ual Machines, author Ray Kurzweil gives a very brief history of the Universe, which serves as a preface for his subsequent theories. In this history, Kurzweil chronicles the rapid expansion of time between salient events in the history of the Universe, describing time, in his own words, as geometrically slowing (pg. 10). He then jumps headfirst into the history of evolution, and shortly thereafter of technology, in both of which the time between salient events is shrinking exponentially.
This leads him to question the opposing nature of the trend (how can time be accelerating as applied to technology and evolution yet decelerating as applied to the very Universe which contains these?) as well as search for similarities between the trends. Thus is created Kurzweils first theoretical law, that of time and chaos. Kurzweils Law of Time and Chaos is as follows; “In a process, the time interval between salient events (that is, events that change the nature of the process, or significantly alter the future of the process) expands or contracts along with the amount of chaos. ” (pg. 29) In other words, as things become more chaotic as applied to a specific process it takes longer for significant events to occur within that process, and vice-versa. According to this law, the rate at which we advance technologically has, and will continue to, accelerate exponentially.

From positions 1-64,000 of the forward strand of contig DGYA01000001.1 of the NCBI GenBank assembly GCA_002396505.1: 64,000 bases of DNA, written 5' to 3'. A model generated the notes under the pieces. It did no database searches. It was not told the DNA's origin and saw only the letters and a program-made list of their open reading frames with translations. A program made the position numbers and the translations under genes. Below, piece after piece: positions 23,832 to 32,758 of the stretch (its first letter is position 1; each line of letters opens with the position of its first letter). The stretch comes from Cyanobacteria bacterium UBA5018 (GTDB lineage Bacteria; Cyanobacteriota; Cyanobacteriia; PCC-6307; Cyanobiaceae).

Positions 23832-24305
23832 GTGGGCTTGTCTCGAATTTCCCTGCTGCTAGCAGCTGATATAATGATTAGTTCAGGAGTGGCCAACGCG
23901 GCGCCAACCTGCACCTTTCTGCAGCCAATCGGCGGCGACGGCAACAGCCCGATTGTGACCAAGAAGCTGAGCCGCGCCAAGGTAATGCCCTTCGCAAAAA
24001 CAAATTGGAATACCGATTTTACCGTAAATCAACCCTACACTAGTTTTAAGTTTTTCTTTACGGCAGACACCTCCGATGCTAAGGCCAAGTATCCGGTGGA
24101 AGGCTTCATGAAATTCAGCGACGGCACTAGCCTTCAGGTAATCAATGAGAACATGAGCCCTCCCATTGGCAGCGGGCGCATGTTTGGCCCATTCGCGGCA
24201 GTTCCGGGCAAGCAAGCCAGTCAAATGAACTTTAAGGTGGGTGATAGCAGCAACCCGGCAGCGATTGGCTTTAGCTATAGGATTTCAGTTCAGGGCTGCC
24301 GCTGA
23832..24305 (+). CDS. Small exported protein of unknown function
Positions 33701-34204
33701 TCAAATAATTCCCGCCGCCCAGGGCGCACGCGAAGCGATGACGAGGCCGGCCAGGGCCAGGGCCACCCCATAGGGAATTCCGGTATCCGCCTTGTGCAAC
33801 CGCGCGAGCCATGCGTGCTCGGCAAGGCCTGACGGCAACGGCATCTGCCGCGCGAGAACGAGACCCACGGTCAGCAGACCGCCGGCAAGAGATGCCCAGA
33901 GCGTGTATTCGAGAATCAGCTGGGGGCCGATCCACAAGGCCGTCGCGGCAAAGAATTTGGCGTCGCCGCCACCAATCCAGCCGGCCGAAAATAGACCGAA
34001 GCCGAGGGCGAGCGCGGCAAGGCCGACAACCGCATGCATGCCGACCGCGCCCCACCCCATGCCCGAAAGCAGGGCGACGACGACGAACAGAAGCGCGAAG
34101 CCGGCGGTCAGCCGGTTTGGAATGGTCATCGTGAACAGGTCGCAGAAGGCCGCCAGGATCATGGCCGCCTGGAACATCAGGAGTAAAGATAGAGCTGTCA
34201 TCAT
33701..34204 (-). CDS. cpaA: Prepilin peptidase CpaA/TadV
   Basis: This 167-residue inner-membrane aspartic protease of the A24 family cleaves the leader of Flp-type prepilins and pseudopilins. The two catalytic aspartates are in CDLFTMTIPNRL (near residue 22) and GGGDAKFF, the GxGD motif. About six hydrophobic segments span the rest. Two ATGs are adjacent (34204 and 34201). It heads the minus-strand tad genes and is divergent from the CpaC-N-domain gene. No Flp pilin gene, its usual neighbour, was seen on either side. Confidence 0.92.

What if this exponential growth “hits a wall” so to speak, as trends of the exponential variety frequently do? Kurzweil is quick to answer this question, which he knows will be raised quickly by most readers. According to the Law of Accelerating Returns, which states simply that as a process speeds up so do the returns from that process speed up as well, technology will continue to build upon and advance itself. As technology advances, we are able to create more technologically advanced machines, which in turn will enable us to create even more advanced machines, and so on. According to Kurzweil, the only two resources this technological evolution needs to survive are “the growing order of the evolving technology.
. . and the chaos from which an evolutionary process draws its options for further diversity” (pg 35), both of which, Kurzweil claims, are unbounded. With the an understanding of the Laws of Accelerating Returns and of Time and Chaos firmly under our belts, Kurzweil advances to the next chapter in order to answer a question subtly raised by his faith in the continuing exponential advancement of technologycan an intelligence (such as ours) create an intelligence (such as the artificial intelligence of our computers) more intelligent than itself?His answer is yes, and he comes to this conclusion by looking at the process of human evolution as an intelligence in itself. If this is the case, and we are to measure intelligence in terms of speed and frequency of error (as we do for an IQ test), then evolution, according to Kurzweil, would rate “only infinitesimally greater than zero” on that same IQ test.
Therefore, humansa creation resulting from the intelligence of evolutionare more intelligent than the intelligence that spawned them. Kurzweil cites the example of scientists ongoing work with DNA, which is on the brink of allowing us to refine and control evolution as the original process never could, as evidence that we have indeed become more intelligent than the process that gave us birth. It is not a difficult comparison which leads Kurzweil to postulate that some day computers, the intelligence that man created, will some day become more intelligent than man himself. It is also not difficult to foresee the day when computers more intelligent than man will begin to create intelligence more intelligent than theythus Kurzweil brings to a close his second chapter, setting nicely the stage for the rest of the book.